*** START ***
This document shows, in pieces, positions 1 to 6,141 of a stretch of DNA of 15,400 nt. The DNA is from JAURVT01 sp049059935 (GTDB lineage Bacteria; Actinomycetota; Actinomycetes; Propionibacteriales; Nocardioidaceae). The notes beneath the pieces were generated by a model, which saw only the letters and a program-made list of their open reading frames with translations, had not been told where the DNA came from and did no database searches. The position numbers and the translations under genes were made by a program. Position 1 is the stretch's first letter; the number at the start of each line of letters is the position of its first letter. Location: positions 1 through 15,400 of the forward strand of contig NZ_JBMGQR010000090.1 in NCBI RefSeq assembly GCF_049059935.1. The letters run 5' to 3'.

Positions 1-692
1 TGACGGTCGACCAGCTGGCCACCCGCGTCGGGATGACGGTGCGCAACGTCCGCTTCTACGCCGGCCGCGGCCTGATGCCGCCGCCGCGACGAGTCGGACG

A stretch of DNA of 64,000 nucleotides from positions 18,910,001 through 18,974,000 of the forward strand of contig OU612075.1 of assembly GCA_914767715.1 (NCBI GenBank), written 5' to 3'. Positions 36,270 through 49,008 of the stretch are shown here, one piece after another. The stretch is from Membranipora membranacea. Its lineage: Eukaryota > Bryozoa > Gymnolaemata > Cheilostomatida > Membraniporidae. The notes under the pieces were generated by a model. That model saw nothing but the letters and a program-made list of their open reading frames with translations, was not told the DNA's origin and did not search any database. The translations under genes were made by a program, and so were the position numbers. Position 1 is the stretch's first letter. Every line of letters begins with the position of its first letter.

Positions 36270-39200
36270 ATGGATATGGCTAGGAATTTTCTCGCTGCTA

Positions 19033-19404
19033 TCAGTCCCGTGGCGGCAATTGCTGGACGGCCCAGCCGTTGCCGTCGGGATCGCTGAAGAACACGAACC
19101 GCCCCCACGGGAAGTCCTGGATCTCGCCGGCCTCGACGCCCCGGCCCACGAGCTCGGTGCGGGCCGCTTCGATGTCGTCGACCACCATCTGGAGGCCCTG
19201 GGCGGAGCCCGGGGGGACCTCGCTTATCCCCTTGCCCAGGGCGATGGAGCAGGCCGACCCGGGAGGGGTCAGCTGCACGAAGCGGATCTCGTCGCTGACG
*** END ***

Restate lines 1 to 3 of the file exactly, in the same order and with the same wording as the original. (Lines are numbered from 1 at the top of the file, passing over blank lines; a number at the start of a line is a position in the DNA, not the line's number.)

This document shows, in pieces, positions 1 to 6,141 of a stretch of DNA of 15,400 nt. The DNA is from JAURVT01 sp049059935 (GTDB lineage Bacteria; Actinomycetota; Actinomycetes; Propionibacteriales; Nocardioidaceae). The notes beneath the pieces were generated by a model, which saw only the letters and a program-made list of their open reading frames with translations, had not been told where the DNA came from and did no database searches. The position numbers and the translations under genes were made by a program. Position 1 is the stretch's first letter; the number at the start of each line of letters is the position of its first letter. Location: positions 1 through 15,400 of the forward strand of contig NZ_JBMGQR010000090.1 in NCBI RefSeq assembly GCF_049059935.1. The letters run 5' to 3'.

Positions 1-692
1 TGACGGTCGACCAGCTGGCCACCCGCGTCGGGATGACGGTGCGCAACGTCCGCTTCTACGCCGGCCGCGGCCTGATGCCGCCGCCGCGACGAGTCGGACG